The tubular form curves outwards from the neck to form what appear to be gently rounded, albeit asymmetrical shoulders. When seen from the rear, the back of the sculpture forms an arch so that the left flank rests on the base at a single point (fig.2). From this angle a set of three arced striations can also be seen radiating from the rounded lower edge of the dome to around the point where the neck begins to curve outwards. Similar contour lines feature around the rounded left shoulder, although here the striations are deeper and thus more prominent. The edge of the left shoulder extends downwards to the base before curling upwards and across the front, perhaps echoing the position and shape of a breastplate (fig.3). Here it is cut off by a straight vertical edge, continued downwards from the open neck. In contrast, the other edge of the open neck leads down the top edge of the right shoulder, curling smoothly down and around towards the base, culminating in a point near the centre. As a result the cavity on this side of the sculpture is left exposed with no comparable breastplate closing it off.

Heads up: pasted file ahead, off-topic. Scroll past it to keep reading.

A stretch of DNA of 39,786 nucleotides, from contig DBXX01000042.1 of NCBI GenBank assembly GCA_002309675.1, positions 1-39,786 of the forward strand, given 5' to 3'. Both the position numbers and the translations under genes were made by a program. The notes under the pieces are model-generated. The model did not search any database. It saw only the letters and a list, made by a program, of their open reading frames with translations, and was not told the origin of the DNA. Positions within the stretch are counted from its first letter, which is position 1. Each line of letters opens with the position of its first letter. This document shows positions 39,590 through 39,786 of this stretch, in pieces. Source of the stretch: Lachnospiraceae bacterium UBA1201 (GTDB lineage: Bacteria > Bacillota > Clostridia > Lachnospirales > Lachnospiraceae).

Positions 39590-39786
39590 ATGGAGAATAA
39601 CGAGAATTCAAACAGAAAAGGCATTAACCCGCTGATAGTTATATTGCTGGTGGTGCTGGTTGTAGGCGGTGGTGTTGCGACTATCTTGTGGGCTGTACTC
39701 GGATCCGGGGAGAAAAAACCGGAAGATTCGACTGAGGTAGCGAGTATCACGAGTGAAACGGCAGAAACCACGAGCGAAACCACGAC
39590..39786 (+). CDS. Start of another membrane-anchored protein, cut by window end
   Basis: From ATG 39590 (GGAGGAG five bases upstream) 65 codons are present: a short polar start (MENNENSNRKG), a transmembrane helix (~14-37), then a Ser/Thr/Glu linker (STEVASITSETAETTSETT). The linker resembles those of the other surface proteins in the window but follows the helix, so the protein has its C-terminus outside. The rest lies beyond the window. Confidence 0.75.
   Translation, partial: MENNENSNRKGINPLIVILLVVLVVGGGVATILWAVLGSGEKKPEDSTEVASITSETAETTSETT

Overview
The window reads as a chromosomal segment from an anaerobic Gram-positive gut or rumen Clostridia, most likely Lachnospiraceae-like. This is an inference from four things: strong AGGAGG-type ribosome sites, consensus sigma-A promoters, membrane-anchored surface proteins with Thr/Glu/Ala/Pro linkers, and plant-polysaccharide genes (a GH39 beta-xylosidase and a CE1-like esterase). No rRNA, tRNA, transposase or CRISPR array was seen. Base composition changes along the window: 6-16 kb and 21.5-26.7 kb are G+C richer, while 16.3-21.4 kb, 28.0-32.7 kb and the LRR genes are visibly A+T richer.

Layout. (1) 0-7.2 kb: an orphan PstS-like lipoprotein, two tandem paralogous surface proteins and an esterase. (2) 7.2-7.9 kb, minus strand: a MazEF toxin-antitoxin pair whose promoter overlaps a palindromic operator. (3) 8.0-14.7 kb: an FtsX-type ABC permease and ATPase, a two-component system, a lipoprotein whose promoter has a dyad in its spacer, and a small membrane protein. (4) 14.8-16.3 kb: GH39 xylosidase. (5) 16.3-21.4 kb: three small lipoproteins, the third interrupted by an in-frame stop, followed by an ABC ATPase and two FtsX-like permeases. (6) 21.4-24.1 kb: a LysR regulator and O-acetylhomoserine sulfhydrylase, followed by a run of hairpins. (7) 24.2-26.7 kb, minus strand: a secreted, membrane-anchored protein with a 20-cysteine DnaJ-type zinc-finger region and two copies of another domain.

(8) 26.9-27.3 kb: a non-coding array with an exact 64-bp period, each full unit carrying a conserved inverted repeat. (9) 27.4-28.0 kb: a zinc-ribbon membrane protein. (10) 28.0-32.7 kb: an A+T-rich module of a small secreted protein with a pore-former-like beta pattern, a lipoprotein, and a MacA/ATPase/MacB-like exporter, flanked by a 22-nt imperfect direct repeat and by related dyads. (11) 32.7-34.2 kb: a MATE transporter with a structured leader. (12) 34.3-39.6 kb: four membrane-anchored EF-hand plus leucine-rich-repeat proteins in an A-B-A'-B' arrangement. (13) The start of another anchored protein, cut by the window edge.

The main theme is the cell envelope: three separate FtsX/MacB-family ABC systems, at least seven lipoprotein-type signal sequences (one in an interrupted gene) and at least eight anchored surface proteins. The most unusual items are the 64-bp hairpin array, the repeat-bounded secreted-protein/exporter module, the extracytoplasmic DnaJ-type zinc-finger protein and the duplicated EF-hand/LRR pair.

Making the sculpture

Sources and development

Exhibition and interpretation

The Henry Moore Gift

Alice Correia
October 2013


For the sketches made between 1950 and 1951 see Ann Garrould (ed.), Henry Moore. Volume 4: Complete Drawings 1950–76, London 2003.
Henry Moore in conversation with David Mitchinson, 1980, extract of transcript reproduced in Alan Wilkinson (ed.), Henry Moore: Writings and Conversations, Aldershot 2002, p.213.
John Russell, Henry Moore, London 1975, p.142.
For an explanatory video about the lost wax process see http://www.vam.ac.uk/content/articles/s/sculpture-techniques/, accessed 17 October 2013.
Henry Moore in ‘Henry Moore Talking to David Sylvester’, 7 June 1963, transcript of Third Programme, broadcast BBC Radio, 14 July 1963, Tate Archive TGA 200816, pp.3–4. (An edited version of this interview was published in the Listener, 29 August 1963, pp.305–7).
Ibid., p.4.